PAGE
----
Friday, August 14, 2015

Experiment with tarmac and cobbles

One feature of Ruston Quays is a large roadway area. In real life this would once have been cobbled but aside from being a long job to lay, cobbles say "nice olde worlde" to me.

I've decided that the cobbles have been tarmaced over in the pursuit of modernisation. Worn tarmac says "run down cheap and scruffy" to me, which is the atmosphere I want the layout to convey.

Anyway, I thought it would be fun to show just how rubbish a job the tarmac gang did by having a few cobbles visible. Daler board is the same thickness as Wills cobble sheet so I laid the two together (Daler board, suitably painted and weathered makes excellent 4mm scale tarmac) and smeared some old ready-mix filler over them.

After it had dried, there was some sanding action and eventually I got a smooth surface with some cobbles showing.

Handy hint: If ready mix filler has gone off, throw it away. Do not mix it up and use. Horrible, lumpy mess will result.

Painting is still a work in progress. Precision Paints tarmac shades were streaked together but I'm not happy with the result, when I did it on raw card it looked superb but I think the less than porous filler hasn't helped.

The wiggly edges look nice though. I might re-try with fresh plaster.

More suggestions welcome.


Nick Brad said...

I think tarmac or road surfaces are one of the hardest things to get right, both in colour and texture. You don't want billiard table smooth, but similarly don't want it looking like it's been gravelled in a tarmac or concrete colour. Then getting the subtle variations in colour that both mediums take on over time is a fine art.
I'm confident you'll end up with something you are happy with by the end of play though :)

Huw Griffiths said...

Interesting ideas - and progress on the new layout should be worth reading about.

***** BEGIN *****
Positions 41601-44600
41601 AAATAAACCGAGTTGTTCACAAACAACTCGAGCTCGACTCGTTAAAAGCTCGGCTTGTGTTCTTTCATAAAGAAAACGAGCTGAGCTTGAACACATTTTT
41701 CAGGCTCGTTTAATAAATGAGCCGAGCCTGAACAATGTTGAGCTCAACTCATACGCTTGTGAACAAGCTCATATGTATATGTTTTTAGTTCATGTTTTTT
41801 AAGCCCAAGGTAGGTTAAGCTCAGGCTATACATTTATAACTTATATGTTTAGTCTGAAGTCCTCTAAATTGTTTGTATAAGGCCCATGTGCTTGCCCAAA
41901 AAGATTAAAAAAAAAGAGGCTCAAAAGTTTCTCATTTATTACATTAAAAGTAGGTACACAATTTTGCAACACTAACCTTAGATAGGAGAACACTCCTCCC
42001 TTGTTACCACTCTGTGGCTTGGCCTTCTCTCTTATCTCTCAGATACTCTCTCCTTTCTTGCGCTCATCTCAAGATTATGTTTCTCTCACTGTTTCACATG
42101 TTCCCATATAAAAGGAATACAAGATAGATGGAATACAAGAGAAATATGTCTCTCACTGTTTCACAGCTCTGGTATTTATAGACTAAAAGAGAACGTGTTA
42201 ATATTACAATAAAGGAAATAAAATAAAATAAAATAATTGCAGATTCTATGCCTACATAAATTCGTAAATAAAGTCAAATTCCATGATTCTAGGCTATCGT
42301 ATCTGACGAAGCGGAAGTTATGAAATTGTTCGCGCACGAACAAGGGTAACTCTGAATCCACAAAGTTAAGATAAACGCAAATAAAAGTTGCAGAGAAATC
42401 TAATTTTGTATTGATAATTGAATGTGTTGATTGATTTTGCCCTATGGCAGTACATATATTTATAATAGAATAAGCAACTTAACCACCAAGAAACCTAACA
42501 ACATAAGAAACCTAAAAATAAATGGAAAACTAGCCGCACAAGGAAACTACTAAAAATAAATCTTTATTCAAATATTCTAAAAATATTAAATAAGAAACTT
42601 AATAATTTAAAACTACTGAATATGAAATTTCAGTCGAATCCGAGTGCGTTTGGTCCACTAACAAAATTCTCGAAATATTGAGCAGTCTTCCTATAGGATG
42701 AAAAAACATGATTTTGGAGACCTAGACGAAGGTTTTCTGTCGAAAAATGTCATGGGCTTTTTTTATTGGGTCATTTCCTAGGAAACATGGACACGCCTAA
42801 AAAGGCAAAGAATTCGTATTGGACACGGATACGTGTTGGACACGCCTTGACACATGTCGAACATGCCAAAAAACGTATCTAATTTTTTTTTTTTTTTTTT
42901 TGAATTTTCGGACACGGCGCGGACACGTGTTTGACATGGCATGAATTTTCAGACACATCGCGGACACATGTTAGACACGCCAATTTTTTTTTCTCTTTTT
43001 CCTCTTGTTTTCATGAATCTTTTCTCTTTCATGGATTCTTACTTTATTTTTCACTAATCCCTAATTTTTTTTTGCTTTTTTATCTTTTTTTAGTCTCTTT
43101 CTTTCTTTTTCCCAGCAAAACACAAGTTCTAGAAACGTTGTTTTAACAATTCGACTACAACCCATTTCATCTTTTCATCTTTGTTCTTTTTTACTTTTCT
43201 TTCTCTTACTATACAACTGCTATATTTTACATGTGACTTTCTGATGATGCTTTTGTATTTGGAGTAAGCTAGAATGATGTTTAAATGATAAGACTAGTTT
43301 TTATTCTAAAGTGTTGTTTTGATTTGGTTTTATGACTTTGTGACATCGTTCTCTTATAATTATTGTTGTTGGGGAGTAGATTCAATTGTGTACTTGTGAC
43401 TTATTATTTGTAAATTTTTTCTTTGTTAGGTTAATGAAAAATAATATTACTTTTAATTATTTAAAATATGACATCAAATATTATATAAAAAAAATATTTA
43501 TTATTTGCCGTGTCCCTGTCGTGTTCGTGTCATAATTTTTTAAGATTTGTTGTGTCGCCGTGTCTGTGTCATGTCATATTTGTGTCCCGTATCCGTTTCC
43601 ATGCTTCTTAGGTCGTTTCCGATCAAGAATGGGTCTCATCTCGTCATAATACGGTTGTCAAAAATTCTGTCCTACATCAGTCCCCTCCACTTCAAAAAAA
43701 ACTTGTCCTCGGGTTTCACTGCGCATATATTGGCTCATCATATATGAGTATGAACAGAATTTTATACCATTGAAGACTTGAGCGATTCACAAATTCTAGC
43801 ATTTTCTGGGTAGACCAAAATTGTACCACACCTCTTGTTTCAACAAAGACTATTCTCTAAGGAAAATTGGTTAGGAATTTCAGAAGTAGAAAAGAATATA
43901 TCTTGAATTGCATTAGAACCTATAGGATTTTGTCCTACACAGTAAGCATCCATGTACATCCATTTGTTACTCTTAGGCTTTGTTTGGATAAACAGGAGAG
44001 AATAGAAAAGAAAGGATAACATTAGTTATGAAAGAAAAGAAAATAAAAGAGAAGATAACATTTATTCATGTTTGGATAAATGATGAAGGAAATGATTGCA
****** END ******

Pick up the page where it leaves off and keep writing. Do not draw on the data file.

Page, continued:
Have you had any thoughts about representing the water in the canal basin?

The reason I'm asking is that I'd imagine concealing a board joint here could be interesting, to say the least.

As for the "water" itself, I don't know if grey mounting board might work - with an offcut of clear plastic sheet on top (acrylic - or that clear styrene stuff they sell in DIY shops for indoor use - probably about 2 mm thick).

Another possibility might involve varnishing the top (and probably underside) of said grey board.

If the canal is set into cutouts in the baseboards, this might also offer the possibility of doing the canal as a drop in module - with working boat fitted to it, from underneath, using screws or even sections of wooden skewers used as dowels - and complete with "water's edge" piling / walls, made from something like wooden coffee stirrers.

If something like this could be made to work, it might allow you to do away with the join in the "water".

I'm not sure about this - I'm not even sure if there's enough depth available to allow for such a scheme.

Ultimately, it's only a random thought, which might (or might not) be workable.

Whatever the score, I look forward to seeing progress on this layout - preferably with lots of "how to" articles as well - after all, the magazine is called "British Railway Modelling".